Periodically, events happen in our lives that are natural points of reflection. Graduations, weddings, retirement.
I’m in such a season these days due to the recent retirement announcement of Winston Worrell, the Director of WME’s Evangelism Institute at Candler School of Theology.
Winston has led our Institute for 25 years, so his departure in June will leave a significant gap. His depth of spirit, personal passion for sharing the good news of Jesus Christ, and faithful work to equip others for evangelism have been instrumental in the success of WMEI.
I often teach that God’s preferred method of interacting with us is to use particular people at particular times, usually to deliver a particular message. That has been my own faith experience. Twenty years ago, at a time when I was doubting myself in ministry, God used a particular person – Winston – to ease my fears. At the exact moment I was prepared to leave ministry behind, God used Winston to deliver a particular message – stay the course, I will be with you.
Until recently, Winston didn’t know how God had used him in my life; but in the 20 years since, I’ve watched him as together we worked and worshiped, prayed and taught, preached and played. Through it all his openness to the power of the Holy Spirit has never wavered. He always stands ready to be used by God – even when he doesn’t know he is being used.
Several years ago, at our Order of the Flame gathering, one of the speakers, Lyle Pointer, had to leave shortly after he had spoken, so at the break he left to gather his belongings. After the break, Winston was settling into his seat, excited to hear the next speaker, when he felt the nudging of the Holy Spirit: Go pray with Lyle.
To hear Winston tell it, he was not happy with this feeling that he should leave the session to pray. He was excited about the topic of the next lecture and didn’t want to miss it. Everything seemed fine with Lyle, why did he need to go pray? After a few minutes of wrestling, he reluctantly left the room to look for Lyle. Seeing him and his wife, Paula, across the parking lot, Winston hailed them down and told them he felt a strong urging to pray with them. This was not in the least surprising to them, so in that moment, Winston, a black man from the Caribbean, and Lyle and Paula, two white folks from Oklahoma, encircled each other and prayed.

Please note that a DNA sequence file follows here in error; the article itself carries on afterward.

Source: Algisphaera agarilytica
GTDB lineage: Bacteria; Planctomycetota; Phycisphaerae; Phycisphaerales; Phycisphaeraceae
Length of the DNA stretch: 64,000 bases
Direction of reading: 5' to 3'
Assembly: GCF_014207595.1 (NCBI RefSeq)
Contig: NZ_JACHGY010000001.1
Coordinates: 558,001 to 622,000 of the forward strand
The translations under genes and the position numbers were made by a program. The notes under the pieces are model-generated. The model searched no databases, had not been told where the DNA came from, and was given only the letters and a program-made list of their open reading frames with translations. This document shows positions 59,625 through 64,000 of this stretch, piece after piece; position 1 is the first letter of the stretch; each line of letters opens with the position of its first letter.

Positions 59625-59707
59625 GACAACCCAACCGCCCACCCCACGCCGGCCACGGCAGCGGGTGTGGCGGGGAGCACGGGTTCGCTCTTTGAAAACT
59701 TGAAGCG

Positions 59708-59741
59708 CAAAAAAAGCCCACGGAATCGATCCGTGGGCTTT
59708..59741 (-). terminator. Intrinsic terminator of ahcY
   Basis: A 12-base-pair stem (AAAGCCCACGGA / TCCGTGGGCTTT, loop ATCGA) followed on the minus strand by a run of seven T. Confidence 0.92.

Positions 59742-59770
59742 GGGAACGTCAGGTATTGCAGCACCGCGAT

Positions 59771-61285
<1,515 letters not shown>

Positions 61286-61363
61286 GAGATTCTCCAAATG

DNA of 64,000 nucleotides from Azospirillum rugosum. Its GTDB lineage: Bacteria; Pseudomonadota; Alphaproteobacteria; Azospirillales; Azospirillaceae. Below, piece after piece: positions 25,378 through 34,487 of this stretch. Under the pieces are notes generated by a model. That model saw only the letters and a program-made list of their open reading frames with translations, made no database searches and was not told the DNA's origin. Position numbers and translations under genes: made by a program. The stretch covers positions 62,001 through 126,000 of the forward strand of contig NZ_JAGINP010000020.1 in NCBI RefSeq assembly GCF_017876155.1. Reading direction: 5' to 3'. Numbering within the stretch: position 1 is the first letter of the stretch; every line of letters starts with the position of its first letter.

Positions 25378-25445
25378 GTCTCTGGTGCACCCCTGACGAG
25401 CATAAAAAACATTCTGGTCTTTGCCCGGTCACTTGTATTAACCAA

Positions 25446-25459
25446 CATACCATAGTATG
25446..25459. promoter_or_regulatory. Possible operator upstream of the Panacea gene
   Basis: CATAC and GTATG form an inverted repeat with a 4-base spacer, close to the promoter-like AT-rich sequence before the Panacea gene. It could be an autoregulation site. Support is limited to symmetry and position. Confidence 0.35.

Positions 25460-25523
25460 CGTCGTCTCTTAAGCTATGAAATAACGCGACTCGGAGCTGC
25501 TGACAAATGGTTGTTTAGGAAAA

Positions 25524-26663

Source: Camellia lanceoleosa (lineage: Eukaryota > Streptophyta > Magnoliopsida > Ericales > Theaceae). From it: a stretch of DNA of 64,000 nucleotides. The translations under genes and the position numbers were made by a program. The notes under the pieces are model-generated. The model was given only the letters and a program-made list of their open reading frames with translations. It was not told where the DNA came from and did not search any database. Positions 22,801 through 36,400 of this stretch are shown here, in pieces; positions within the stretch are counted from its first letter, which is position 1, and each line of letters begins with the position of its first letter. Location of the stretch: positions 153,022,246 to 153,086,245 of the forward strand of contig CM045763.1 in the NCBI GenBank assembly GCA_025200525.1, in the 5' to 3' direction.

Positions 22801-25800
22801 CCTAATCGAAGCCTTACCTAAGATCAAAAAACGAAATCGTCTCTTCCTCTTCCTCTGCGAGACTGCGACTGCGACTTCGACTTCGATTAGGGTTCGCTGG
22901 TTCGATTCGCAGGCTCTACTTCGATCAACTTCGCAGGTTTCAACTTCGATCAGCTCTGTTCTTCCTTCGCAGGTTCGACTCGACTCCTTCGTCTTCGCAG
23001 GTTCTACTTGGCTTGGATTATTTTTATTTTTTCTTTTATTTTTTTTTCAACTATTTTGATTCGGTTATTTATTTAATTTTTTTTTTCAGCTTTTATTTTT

After they had prayed, Winston returned to the conference session and Lyle and Paula began their journey home.
About 15 minutes later, while the next speaker was mid-lecture, Winston heard a rapping on the window near his chair. An African American man gestured for him to come outside. Curious, Winston joined him and it was quickly very clear that something had deeply moved him, so they began to talk.
He was a delivery man who happened to be unloading his truck when he looked across the parking lot and saw Winston, arms wrapped around Lyle and Paula, praying.
As Winston listened, the man cried as he shared about his burdens. He shared that seeing black and white people with their arms around each other, praying together, had moved him in a way little had in the past. Winston continued to listen with the compassion and spiritual sensitivity that has marked his entire ministry. And then he shared his own faith in Jesus. And they prayed together for the next steps in this man’s spiritual journey.
God uses particular people, at particular times. Winston realizes that. His ear is tuned to God’s voice, nudging him even when he is reluctant or doesn’t understand.
What is your ear tuned to? What is the Holy Spirit nudging you to do or to say that only you can do or say?
As I move through these next months in anticipation of Winston’s retirement, I pray for that same spiritual sensitivity. And I pray that each of us, like Winston, will become ever more in tune to God’s voice, ready to be the particular person, at the particular time, used to channel God’s message of loving mercy, forgiveness, and grace.